USC pharmacy students work hard to achieve their dreams of becoming leaders in the profession. To expand on-campus spaces designed to help them thrive, the USC School of Pharmacy is developing an inviting and vibrant home for the Margaret and John Biles Leadership Center.
By refurbishing — and reimagining —Seaver Hall, the building adjacent to the USC School of Pharmacy’s John Stauffer Pharmaceutical Sciences Center, the school is creating a student-centric and technologically up-to-date facility for programs, services and events. The center’s design, which has involved students since the earliest planning stages, will include breakout areas to encourage meetings and collaboration.
The Biles Leadership Center in Seaver Hall will focus on students and student services with:
» A new student activity room with a large-screen TV, quiet study lounge and flexible-use space
» New offices for Admissions and Financial Aid, Career Counseling and Student Affairs
» Major upgrades to electrical and network infrastructure that will facilitate more collaborative and technology-enabled learning
The renovation project will free up space for faculty and research laboratories in the Center for Health Professions Building, allowing the school to continue its overall expansion.
The center is named for visionary pharmacy leader John Biles, and his wife, Margaret. Biles first joined the USC School of Pharmacy as an assistant professor in 1952, eventually serving the school as dean from 1968 to 1995.
An energetic advocate for the field of pharmacy, he was heralded nationwide for his efforts to transform the profession from a dispenser of medicines to an active clinical role with responsibility for optimizing therapeutic outcomes. Under his guidance, the school became the first in the nation to offer students clinical clerkships modeled after those in medical schools, which have since become a foundational part of pharmacy education throughout the country — just one of many firsts under his leadership.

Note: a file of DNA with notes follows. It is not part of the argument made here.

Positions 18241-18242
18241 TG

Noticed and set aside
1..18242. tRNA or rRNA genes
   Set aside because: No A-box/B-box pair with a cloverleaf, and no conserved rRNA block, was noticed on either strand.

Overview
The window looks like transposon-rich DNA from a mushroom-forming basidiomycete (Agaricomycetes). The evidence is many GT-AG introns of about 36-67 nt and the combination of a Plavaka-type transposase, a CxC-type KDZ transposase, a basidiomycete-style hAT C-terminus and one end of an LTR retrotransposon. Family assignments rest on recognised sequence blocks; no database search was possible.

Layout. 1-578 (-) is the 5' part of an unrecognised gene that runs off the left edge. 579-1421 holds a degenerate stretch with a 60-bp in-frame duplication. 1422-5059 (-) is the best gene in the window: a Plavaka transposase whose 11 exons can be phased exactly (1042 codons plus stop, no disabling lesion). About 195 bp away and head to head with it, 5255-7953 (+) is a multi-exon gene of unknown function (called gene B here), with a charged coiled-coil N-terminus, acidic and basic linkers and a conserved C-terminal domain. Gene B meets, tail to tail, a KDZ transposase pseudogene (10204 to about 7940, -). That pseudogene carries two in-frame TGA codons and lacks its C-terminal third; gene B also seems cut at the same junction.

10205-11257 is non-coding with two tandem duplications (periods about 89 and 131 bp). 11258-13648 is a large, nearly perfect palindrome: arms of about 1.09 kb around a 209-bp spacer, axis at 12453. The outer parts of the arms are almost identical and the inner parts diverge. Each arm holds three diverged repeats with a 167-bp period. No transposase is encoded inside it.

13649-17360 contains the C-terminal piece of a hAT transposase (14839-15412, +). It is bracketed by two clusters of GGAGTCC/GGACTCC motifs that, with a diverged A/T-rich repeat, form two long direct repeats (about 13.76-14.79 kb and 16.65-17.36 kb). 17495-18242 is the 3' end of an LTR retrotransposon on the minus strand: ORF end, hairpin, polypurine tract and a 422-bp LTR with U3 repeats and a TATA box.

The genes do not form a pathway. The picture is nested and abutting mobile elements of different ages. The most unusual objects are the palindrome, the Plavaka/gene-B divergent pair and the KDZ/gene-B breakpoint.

“When my father passed away, the number of students who wrote personal letters to say what he had meant to them was overwhelming,” says his daughter, Paula Murphy. “Both my parents invested a lot of years into USC. My mother is so thrilled with this honor, and I know my father would be, too.”
“He was focused on our students in every possible way,” says Professor Mel Baron, who studied under Biles at USC before making his own mark on the profession and at the school. “We in pharmacy are indebted to all of the things that he contributed to advance our profession, and we look forward to continuing to develop this leadership center in his name and Margaret’s.”
The Biles Leadership Center brings together representatives from constituencies involved in healthcare — providers, payers, policymakers — through annual conferences and speaker series that address pressing health-related concerns, providing invaluable learning and networking opportunities for pharmacy trainees.
The Biles Leadership Center was created through a generous gift from Ninetta and Gavin Herbert.
For more information, contact Cheryl Stanovich at firstname.lastname@example.org.